There are several references to other movies, mostly movies directed or produced by Steven Spielberg. For example, the bicycle falling from a hook is similar to a scene in E.T. the Extra-Terrestrial. The movie Close Encounters of the Third Kind also uses a low reverberating note, although both movies may have gotten the idea originally from the novel. In The Day the Earth Stood Still there is also a universal electrical outage. Quatermass and the Pit features extraterrestrial machines buried underground since prehistoric times. Some also find that the diner scene, where Ferrier and the kids take refuge after the mob captures the minivan, evoke memories of the diner in the original The Blob. The use of the song Hushabye Mountain is also an homage to the 1968 film Chitty Chitty Bang Bang. Spielberg also provides a "visual quote" from Invaders From Mars recreating the scene set up of that film's "sandpit" set. Besides the general tone of the film, the extended shot following the family car explicitly evokes Jean-luc Godard's Week End, as does the motif of cannibalism. For the video games based on the movie, see E.T. The Extra-Terrestrial in video games. ... This article is about the film; for the definition of the UFO related phenomenon, see Close encounter. ... The opening titles of Quatermass and the Pit. ... For other meanings of this term, see Blob. ... Michael Ball as Caractacus Potts and Carrie Fletcher as Jemima Potts in the 2002 London production of Chitty Chitty Bang Bang performing Hushabye Mountain. Hushabye Mountain is a popular ballad which appears in the 1968 Cubby Broccoli motion picture, Chitty Chitty Bang Bang. ... Chitty Chitty Bang Bang is a 1968 feature film with a script by Roald Dahl and Ken Hughes, and songs by the Sherman Brothers, based on Ian Flemings book Chitty Chitty Bang Bang: The Magical Car. ...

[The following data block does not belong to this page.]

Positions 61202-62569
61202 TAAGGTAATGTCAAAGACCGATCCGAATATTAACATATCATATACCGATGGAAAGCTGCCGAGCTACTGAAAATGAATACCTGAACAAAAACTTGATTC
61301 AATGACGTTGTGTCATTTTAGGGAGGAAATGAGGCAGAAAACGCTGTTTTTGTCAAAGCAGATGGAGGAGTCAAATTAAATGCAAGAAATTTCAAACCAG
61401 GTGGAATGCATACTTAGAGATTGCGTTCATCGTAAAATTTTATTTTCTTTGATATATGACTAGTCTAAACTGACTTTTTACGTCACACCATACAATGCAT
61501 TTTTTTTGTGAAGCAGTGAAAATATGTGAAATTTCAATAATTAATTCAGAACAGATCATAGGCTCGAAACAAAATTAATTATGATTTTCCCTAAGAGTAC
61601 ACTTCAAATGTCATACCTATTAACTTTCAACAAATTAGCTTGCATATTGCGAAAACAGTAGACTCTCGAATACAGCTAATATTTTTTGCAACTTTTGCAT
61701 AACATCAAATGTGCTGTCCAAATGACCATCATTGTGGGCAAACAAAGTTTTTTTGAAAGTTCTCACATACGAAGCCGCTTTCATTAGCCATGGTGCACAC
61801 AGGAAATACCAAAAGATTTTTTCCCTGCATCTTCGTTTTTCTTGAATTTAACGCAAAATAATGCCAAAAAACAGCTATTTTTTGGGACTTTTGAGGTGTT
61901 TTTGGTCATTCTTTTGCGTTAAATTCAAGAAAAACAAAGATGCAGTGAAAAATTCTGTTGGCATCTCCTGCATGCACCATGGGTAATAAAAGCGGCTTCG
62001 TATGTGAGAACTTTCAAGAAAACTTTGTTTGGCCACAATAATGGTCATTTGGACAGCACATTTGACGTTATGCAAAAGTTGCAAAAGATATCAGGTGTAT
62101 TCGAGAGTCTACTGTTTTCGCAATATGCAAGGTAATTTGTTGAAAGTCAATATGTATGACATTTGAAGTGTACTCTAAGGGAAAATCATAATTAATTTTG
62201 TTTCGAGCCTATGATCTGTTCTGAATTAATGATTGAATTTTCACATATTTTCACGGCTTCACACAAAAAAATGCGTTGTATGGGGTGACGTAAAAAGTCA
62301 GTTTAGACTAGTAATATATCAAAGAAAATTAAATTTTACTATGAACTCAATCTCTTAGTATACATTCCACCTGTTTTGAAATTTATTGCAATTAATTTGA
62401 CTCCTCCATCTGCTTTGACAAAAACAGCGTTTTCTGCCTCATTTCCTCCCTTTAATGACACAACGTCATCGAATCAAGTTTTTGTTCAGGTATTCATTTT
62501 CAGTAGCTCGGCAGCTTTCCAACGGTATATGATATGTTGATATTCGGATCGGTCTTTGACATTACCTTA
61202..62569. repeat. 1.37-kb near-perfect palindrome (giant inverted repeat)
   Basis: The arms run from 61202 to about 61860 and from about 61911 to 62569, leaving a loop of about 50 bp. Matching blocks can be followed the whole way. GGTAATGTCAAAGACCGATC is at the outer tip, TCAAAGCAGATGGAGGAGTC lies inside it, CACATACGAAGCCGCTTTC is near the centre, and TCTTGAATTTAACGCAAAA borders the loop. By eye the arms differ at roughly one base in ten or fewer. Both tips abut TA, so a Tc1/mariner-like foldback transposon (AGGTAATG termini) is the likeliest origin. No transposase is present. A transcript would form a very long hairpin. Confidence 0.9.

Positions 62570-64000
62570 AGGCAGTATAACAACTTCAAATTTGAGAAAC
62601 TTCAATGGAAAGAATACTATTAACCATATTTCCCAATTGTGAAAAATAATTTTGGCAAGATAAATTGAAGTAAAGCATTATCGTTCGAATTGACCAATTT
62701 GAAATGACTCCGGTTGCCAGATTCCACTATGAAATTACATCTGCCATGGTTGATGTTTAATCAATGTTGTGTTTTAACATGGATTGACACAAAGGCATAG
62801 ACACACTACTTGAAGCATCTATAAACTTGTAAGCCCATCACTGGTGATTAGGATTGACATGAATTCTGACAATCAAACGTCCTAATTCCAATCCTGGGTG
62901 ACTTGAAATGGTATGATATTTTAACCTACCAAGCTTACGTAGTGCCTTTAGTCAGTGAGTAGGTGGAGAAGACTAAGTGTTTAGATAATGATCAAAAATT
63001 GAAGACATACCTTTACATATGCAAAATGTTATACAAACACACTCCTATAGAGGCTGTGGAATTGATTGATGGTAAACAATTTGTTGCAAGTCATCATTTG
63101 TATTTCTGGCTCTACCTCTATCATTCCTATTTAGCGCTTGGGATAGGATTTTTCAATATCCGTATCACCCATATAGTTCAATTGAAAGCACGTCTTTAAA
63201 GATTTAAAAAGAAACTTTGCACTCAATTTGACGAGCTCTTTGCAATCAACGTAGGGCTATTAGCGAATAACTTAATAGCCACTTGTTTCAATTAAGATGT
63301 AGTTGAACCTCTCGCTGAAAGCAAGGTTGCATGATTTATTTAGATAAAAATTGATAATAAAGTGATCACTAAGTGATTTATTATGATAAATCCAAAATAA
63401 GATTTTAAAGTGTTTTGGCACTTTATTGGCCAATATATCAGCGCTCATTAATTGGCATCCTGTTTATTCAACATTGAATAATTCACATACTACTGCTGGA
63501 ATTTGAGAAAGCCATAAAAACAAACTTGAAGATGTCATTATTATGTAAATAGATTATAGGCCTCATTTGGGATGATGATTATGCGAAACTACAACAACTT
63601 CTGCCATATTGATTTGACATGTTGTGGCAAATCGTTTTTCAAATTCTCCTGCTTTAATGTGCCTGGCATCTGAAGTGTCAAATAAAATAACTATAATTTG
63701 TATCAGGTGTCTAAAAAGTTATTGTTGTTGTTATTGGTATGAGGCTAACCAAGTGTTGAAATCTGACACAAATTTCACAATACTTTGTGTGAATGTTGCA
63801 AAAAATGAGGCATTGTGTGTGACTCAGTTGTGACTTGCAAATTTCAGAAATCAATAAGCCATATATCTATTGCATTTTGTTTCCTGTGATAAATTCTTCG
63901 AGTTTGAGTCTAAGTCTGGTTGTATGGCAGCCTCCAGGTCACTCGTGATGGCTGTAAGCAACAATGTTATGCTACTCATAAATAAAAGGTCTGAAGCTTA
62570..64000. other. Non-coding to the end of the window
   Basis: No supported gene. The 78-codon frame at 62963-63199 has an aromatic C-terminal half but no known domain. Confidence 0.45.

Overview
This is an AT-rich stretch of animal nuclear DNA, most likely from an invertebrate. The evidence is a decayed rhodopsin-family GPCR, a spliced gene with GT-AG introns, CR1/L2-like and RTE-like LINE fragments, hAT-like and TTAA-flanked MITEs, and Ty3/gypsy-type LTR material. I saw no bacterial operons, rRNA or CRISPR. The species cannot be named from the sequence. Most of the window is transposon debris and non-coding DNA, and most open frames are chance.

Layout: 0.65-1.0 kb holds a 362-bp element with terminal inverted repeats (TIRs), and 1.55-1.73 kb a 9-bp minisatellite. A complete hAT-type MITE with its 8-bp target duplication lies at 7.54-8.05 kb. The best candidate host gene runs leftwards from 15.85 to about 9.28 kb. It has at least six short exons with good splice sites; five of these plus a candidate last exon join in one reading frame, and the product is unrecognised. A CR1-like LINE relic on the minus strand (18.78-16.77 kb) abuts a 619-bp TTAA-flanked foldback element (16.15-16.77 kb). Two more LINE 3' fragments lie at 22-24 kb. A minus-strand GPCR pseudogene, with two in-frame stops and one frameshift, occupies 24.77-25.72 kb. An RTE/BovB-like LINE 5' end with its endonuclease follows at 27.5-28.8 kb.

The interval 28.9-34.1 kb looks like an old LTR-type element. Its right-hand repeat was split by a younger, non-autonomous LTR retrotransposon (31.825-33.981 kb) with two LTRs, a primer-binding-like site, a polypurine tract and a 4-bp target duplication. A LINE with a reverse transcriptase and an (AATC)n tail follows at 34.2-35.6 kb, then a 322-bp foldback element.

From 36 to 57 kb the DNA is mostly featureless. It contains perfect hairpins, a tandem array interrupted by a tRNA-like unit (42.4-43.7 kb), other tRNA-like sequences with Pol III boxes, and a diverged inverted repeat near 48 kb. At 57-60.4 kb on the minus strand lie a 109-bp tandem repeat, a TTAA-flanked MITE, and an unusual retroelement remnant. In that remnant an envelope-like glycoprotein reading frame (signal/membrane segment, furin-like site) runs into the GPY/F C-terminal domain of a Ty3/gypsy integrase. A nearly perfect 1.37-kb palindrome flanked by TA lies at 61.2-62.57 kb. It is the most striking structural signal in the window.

DVD special features

  • Revisiting the Invasion: Introduction with Steven Spielberg
  • The H. G. Wells Legacy
  • Production Diary: Part I — Filming on the East Coast
  • Production Diary: Part II — Filming on the West Coast
  • Pre-Visualization
  • Designing the Enemy: Tripods and Aliens

Herbert George Wells (September 21, 1866 – August 13, 1946), better known as H. G. Wells, was an English writer best known for such science fiction novels as The Time Machine, The War of the Worlds, The Invisible Man, The First Men in the Moon and The Island of Doctor Moreau. ...

See also

Wikiquote has a collection of quotations related to:
War of the Worlds (2005)

Image File history File links This is a lossless scalable vector image. ... Wikiquote is one of a family of wiki-based projects run by the Wikimedia Foundation, running on MediaWiki software. ... The red weed (also referred to as the red creeper) is a plant native to Mars in The War of the Worlds. ... Martian tripods drawn by Warwick Goble. ... The Heat-Ray is the primary offensive weapon used by the Martians in the H. G. Wellss classic science fiction novel The War of the Worlds. ...

References

  1. ^ http://www.darkhorizons.com/news05/warworlds.php/ On-Set Interview: Tom Cruise and Steven Spielberg